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Deep fry a knife? A Knife making question
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  1. #1
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    Chef Niloc's Avatar
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    Deep fry a knife? A Knife making question

    I was just thinking why not temper a knife in oil, like a frialator? A frier would hold a even temp much better then a oven, would it not work better?

  2. #2
    Canada's Sharpest Lefty Lefty's Avatar
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    I'm sure it would even taste that much better!
    09/06

    Take a look around at: www.sharpandshinyshop.com

    Email me at: tmclean@sharpandshinyshop.com

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    StephanFowler's Avatar
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    Quote Originally Posted by Chef Niloc View Post
    I was just thinking why not temper a knife in oil, like a frialator? A frier would hold a even temp much better then a oven, would it not work better?
    yep, works great.

    in fact, if you use an appropriate oil and quench directly in to the oil from your HT oven you can get a marquench. which if done right creates Bainite instead of Martensite. (Howard Clark was a pioneer in this concept for swords) most all of Busse's knives are bainite. standard industry practice is to use metallurgical salts for that purpose vs oil because most oil gets unstable at the temperatures we want to use.

    bainite is a VERY tough phase of steel, but loses a couple points of hardness.


    a good friend of mine Walter Sorrells (sword smith, lives about 15 minutes away from me) quenches for 5 seconds into water and then jumps directly into a heated oil bath to finish his quench

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    What temp would be ideal for this Bainite formation?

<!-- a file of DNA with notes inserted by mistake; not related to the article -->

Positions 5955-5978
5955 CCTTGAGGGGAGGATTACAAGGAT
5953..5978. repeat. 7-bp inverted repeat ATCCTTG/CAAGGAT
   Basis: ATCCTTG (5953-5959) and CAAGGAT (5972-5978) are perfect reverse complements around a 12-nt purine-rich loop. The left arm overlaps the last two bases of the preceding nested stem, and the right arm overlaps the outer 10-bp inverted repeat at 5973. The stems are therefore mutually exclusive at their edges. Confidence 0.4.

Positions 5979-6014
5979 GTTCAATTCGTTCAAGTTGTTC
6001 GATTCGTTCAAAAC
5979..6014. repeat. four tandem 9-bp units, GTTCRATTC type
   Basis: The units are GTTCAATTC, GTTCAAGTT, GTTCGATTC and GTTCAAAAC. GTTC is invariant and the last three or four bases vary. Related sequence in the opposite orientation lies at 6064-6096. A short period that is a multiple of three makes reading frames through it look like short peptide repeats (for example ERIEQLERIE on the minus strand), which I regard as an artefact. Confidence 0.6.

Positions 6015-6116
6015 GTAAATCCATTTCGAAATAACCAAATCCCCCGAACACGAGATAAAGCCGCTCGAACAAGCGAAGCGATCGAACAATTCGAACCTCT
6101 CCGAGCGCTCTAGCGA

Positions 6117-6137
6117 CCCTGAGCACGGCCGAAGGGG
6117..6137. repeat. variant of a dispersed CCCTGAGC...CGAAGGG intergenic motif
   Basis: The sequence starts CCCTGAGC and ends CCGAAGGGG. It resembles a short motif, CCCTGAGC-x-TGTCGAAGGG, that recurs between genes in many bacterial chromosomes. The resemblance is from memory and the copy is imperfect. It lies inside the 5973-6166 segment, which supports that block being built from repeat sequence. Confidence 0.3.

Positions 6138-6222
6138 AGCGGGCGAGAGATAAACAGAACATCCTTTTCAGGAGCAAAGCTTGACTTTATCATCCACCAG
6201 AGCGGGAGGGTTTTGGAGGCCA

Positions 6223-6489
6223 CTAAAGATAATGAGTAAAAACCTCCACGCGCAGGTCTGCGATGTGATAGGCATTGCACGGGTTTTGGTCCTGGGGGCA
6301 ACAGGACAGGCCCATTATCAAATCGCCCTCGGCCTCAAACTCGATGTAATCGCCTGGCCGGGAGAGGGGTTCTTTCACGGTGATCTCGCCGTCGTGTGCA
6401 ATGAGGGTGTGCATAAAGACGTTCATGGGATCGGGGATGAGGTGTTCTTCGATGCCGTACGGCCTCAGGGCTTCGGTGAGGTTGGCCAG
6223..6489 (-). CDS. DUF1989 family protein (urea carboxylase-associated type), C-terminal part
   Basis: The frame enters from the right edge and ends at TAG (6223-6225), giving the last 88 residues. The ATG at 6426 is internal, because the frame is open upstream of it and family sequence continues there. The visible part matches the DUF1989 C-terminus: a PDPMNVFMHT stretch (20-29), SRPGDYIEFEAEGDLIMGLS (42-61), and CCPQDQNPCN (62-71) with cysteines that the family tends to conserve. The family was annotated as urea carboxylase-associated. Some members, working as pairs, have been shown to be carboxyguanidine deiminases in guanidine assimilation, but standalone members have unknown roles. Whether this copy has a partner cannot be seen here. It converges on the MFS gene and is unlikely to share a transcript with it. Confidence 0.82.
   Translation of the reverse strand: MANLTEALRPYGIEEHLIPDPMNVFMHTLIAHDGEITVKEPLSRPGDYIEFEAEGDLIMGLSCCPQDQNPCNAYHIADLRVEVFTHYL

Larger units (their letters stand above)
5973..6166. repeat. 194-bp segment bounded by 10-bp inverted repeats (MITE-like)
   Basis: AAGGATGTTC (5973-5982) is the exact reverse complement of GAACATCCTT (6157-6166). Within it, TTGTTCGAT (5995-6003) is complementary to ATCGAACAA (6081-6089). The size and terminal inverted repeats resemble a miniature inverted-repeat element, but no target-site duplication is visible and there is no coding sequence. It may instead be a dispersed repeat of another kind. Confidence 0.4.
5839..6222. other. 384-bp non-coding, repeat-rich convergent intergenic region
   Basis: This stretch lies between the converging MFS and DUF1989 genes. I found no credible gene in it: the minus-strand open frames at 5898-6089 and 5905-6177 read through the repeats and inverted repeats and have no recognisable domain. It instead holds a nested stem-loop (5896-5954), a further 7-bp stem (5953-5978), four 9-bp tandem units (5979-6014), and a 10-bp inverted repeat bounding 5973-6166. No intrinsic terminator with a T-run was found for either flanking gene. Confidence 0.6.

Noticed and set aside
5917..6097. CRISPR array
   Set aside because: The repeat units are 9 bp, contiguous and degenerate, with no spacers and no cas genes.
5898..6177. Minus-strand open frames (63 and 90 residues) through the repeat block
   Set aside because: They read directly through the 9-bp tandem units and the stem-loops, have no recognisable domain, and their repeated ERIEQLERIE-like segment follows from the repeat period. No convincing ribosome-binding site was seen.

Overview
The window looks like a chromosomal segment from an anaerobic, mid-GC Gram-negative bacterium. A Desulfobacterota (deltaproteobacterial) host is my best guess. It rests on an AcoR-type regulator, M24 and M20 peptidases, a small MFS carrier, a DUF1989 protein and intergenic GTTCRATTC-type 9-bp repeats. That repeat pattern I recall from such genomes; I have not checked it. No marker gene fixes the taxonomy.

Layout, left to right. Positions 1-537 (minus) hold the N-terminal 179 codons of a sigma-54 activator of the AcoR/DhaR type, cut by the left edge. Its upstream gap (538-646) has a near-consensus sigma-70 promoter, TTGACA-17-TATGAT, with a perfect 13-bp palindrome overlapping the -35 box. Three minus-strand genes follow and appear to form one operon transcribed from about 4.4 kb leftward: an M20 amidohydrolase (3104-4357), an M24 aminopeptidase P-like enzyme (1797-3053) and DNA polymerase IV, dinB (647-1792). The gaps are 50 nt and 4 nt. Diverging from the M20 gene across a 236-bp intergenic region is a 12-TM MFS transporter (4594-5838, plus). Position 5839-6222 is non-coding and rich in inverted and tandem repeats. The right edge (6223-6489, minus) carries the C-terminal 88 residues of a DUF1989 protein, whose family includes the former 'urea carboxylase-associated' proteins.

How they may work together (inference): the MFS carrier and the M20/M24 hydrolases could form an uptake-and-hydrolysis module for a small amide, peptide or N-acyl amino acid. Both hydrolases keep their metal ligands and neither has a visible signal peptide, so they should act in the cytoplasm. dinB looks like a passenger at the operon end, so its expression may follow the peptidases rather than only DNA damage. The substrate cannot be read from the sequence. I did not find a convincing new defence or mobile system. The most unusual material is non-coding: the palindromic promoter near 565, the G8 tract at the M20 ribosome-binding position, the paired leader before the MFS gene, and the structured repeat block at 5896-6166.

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    Quote Originally Posted by johndoughy View Post
    What temp would be ideal for this Bainite formation?
    The temPerature varies with the steel, austenitizing temperature, and desired hardness. It's typically 400-600F for lower bainite. However, it can't be done by the end user. Once you have martensite you can't just temper some more and get bainite.

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    Can someone explain why the medium used for the tempering matters? could you use an inert gas or ??

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    the thing with most oils is the fact that the flash point of the oil is really close to the temps most would need for tempering (i have thought aobut the frier thing but for safty in ll jsut let the kiln come down to temp and then temper

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    Delbert Ealy's Avatar
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    If you really want to know more about banite then click here: http://www.msm.cam.ac.uk/phase-trans....lectures.html
    and download the lecture on banite. The lecture is very good.
    I will tell you right now that I wish knifemakers would leave the banite alone, for knives the best microstructure you can get is martensite, no ifs ands or buts.

    Back to the topic and Colins original question; fryer oil would work great, however most of us knifemakers don't have commercial fryers available. I work in an enviroment with open flame and sparks all the time and I really wouldn't want one more thing that could suddenly burst into flames in my shop. I worked with commercial fryers alot in the past too, and if I never see another one it will be too soon.

    Laminated metals specialist, Kitchen knife and gadget maker
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    www.mokume-jewelry.net
    "Build a man a fire and he will be warm for a day, set a man on fire and he will be warm for the rest of his life"

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    Delbert Ealy's Avatar
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    Quote Originally Posted by Jim View Post
    Can someone explain why the medium used for the tempering matters? could you use an inert gas or ??
    Honestly Jim, it really doesn't matter that much, its just that most knifemakers use open air (inside a kiln or oven) because it is easy, and then there are some that want to tinker with the process.

    Laminated metals specialist, Kitchen knife and gadget maker
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    www.mokume-jewelry.net
    "Build a man a fire and he will be warm for a day, set a man on fire and he will be warm for the rest of his life"

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    Bill Burke's Avatar
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    I see no reason for it not to work. time at temp is wht's important not what is used to get to the temp. If I am off base here correct me Larrin.

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